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Quantifying the emissions from a large ethanol refinery

Refining ethanol may release more of some pollutants than burning it in vehicles

After quantifying the airborne emissions from the nation’s third largest ethanol refinery, a team led by NOAA and University of ColoradoBoulder researchers has found that for some gases, refining ethanol releases more to the atmosphere than previously thought—and in some cases more than is ultimately released by burning the fuel in vehicles. The emissions can contribute to the formation of ozone, a regulated pollutant that can affect human health. Results are published in a paper published online by Journal of Geophysical Research.

Studying the air above oil and gas production areas in the western United States

NOAA and CIRES lead airborne field campaign to look at climate and air quality impacts

Vast regions west of the Mississippi River are under development for oil and gas extraction, and the associated equipment has become a familiar sight on any cross-country road trip or flight.  But while one focus is on what comes out of the ground, NOAA and the Cooperative Institute for Research in Environmental Sciences (CIRES) researchers and their colleagues are studying what escapes to the air—and how it is transformed in the atmosphere and affects air quality and climate.  The scientists are using a suite of state-of-the-art chemical instruments aboard a research aircraft this spring in the NOAA-led Shale Oil and Natural Gas Nexus (SONGNEX 2015) field campaign, to study the atmospheric effects of energy production in the western United States.

Methane leaks from three large U.S. natural gas fields in line with federal estimates

Cooperative Institute for Research in Environmental Sciences, NOAA researchers, colleagues measure lower emissions of the greenhouse gas than some other sites

Tens of thousands of pounds of methane leak per hour from equipment in three major natural gas basins that span Texas, Louisiana, Arkansas and Pennsylvania, according to airborne measurements published today by a NOAA-led team of scientists. But the overall leak rate from those basins is only about one percent of gas production there—lower than leak rates measured in other gas fields, and in line with federal estimates.

Antarctic ozone hole similar to last year

Ozone hole not as large as late 1990s, early 2000s

The Antarctic ozone hole, which forms annually in the August to October period, reached its peak size on September 11, stretching to 9.3 million square miles (24.1 million square kilometers), roughly the same size as last year’s peak of 9.3 million square miles (24 million square kilometers) on September 16, 2013. This is an area similar in size to North America.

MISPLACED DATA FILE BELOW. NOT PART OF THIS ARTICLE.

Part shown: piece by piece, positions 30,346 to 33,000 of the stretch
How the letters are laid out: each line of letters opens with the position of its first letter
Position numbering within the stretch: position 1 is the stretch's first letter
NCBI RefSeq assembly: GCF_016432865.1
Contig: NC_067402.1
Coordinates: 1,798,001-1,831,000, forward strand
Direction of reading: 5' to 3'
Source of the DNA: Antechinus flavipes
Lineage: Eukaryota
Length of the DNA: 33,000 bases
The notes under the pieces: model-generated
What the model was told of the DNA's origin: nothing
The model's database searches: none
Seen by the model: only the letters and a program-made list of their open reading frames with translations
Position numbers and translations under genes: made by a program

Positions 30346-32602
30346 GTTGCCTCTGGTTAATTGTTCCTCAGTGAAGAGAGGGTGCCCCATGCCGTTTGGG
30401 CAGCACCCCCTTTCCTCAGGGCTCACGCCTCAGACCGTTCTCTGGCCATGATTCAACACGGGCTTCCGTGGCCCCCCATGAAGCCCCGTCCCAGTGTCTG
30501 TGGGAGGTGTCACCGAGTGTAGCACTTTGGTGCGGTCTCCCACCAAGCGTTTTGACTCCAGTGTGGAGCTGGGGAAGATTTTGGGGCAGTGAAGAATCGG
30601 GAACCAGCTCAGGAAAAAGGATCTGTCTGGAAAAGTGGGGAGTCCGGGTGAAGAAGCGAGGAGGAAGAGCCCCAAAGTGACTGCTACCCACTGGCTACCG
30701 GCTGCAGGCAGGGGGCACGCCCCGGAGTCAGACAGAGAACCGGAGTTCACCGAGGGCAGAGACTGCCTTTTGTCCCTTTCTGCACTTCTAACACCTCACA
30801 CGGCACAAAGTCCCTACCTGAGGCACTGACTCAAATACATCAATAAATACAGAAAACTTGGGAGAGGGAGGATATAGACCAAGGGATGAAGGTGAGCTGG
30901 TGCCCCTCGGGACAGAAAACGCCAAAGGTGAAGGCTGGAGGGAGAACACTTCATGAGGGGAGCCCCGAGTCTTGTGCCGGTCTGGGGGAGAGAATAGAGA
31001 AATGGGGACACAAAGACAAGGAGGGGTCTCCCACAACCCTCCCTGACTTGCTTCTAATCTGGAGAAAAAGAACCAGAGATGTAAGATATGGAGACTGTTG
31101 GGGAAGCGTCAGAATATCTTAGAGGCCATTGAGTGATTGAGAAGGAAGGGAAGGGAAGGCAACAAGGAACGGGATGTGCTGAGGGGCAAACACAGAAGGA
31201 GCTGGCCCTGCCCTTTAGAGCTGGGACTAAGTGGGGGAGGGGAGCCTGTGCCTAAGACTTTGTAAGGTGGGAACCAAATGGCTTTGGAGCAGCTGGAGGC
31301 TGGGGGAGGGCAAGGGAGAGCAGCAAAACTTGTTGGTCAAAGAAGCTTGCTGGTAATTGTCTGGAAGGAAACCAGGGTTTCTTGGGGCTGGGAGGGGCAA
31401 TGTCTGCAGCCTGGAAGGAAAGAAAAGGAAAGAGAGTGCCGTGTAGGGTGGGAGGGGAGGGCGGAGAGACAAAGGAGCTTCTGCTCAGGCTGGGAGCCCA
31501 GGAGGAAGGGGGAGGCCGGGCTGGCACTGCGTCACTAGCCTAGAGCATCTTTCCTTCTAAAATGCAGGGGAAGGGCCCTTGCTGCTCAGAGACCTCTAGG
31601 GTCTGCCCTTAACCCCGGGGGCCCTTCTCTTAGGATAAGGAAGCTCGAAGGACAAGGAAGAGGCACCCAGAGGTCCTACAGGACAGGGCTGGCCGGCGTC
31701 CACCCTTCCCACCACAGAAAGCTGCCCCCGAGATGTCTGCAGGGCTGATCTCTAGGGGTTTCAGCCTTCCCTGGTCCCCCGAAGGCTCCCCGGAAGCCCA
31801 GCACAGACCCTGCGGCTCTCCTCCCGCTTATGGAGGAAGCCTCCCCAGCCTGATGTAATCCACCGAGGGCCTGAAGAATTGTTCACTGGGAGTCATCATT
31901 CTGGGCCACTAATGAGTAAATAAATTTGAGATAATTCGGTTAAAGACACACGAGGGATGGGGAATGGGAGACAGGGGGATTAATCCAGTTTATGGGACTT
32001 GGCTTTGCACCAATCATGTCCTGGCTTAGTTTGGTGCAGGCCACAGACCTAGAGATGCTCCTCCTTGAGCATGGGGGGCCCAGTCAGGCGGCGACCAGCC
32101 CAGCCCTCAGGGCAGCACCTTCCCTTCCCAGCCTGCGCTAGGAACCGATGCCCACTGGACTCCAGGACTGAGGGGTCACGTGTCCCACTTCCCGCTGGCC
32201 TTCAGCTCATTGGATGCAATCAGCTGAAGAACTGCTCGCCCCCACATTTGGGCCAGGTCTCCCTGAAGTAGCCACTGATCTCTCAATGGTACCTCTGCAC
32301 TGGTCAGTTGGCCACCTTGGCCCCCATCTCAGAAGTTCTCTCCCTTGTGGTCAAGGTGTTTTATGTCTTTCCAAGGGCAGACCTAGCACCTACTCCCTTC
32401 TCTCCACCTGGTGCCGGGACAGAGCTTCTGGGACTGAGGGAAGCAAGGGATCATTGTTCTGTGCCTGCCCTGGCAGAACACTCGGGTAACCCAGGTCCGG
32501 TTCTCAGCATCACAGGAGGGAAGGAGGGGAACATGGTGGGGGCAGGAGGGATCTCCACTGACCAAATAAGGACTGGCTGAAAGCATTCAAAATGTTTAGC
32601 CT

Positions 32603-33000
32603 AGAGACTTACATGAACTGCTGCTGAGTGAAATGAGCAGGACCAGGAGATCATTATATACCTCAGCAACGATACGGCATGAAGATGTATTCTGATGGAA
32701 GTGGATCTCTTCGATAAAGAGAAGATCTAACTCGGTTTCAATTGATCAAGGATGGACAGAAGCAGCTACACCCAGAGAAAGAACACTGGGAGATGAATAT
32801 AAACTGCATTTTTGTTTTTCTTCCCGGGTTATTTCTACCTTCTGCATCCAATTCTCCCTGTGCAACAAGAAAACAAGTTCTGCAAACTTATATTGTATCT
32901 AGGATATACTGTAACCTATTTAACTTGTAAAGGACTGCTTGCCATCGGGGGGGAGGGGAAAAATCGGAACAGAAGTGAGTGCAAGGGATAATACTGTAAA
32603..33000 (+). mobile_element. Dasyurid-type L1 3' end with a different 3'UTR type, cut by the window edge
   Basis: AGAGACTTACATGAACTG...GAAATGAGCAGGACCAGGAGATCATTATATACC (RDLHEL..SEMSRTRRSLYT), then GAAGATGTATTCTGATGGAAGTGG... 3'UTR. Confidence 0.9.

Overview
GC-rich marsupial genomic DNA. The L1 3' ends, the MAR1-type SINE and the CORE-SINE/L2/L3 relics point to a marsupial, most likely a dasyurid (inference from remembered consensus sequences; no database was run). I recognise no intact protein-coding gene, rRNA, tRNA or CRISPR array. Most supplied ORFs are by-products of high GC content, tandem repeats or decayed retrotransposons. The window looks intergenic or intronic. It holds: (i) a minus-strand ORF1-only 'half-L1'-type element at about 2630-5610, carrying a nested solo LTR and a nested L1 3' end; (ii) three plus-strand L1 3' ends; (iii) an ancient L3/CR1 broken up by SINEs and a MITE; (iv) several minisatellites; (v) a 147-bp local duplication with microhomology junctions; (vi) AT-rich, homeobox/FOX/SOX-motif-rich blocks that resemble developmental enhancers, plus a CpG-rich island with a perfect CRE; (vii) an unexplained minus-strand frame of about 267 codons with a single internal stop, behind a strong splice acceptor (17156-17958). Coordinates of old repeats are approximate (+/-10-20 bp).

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Popular Research News

Aviation is responsible for 3.5 percent of climate change, study finds

Aviation is responsible for 3.5 percent of climate change, study finds Read more

The study evaluated all of the aviation industry’s contributing factors to climate change, including emissions of carbon dioxide and nitrogen oxide, and the effect of contrails and contrail cirrus – short-lived clouds created in jet engine exhaust plumes at aircraft cruise altitudes that reflect sunlight during the day and trap heat trying to escape at night. 

Lawns provide surprising contribution to L.A. Basin’s carbon emissions

Lawns provide surprising contribution to L.A. Basin’s carbon emissions Read more

Understanding the biologic contribution of CO2  to megacities' overall carbon emissions will be important for designing and evaluating mitigation strategies.

NOAA's miniature aerosol instrument delivered to space

NOAA's miniature aerosol instrument delivered to space Read more

A miniaturized aerosol spectrometer developed by scientists in NOAA’s Chemical Sciences Labotatory will be one of several insttuments making sure air in the living spaces of the International Space Station stays safe. 

Natural disaster plans may aid businesses’ pandemic response

Natural disaster plans may aid businesses’ pandemic response Read more

The social and economic impacts of COVID-19 have battered small- and medium-sized enterprises, putting millions of jobs in the U.S. at risk. And a year rife with natural disasters has not done the many already struggling businesses any favors.

Monitoring Change in the Arctic

Monitoring Change in the Arctic Read more

While NOAA has had to cancel many of its planned research surveys in Alaska, it has been able to conduct a number of scaled-back research surveys in 2020. One such survey that will be finishing up this week is in the Arctic and was conducted on board NOAA Ship Oscar Dyson to collect critical data supporting a long time series involving many scientific partners.

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Oceanic and Atmospheric Research (OAR) - or "NOAA Research" - provides the research foundation for understanding the complex systems that support our planet. Working in partnership with other organizational units of the NOAA, a bureau of the Department of Commerce, NOAA Research enables better forecasts, earlier warnings for natural disasters, and a greater understanding of the Earth. Our role is to provide unbiased science to better manage the environment, nationally, and globally.

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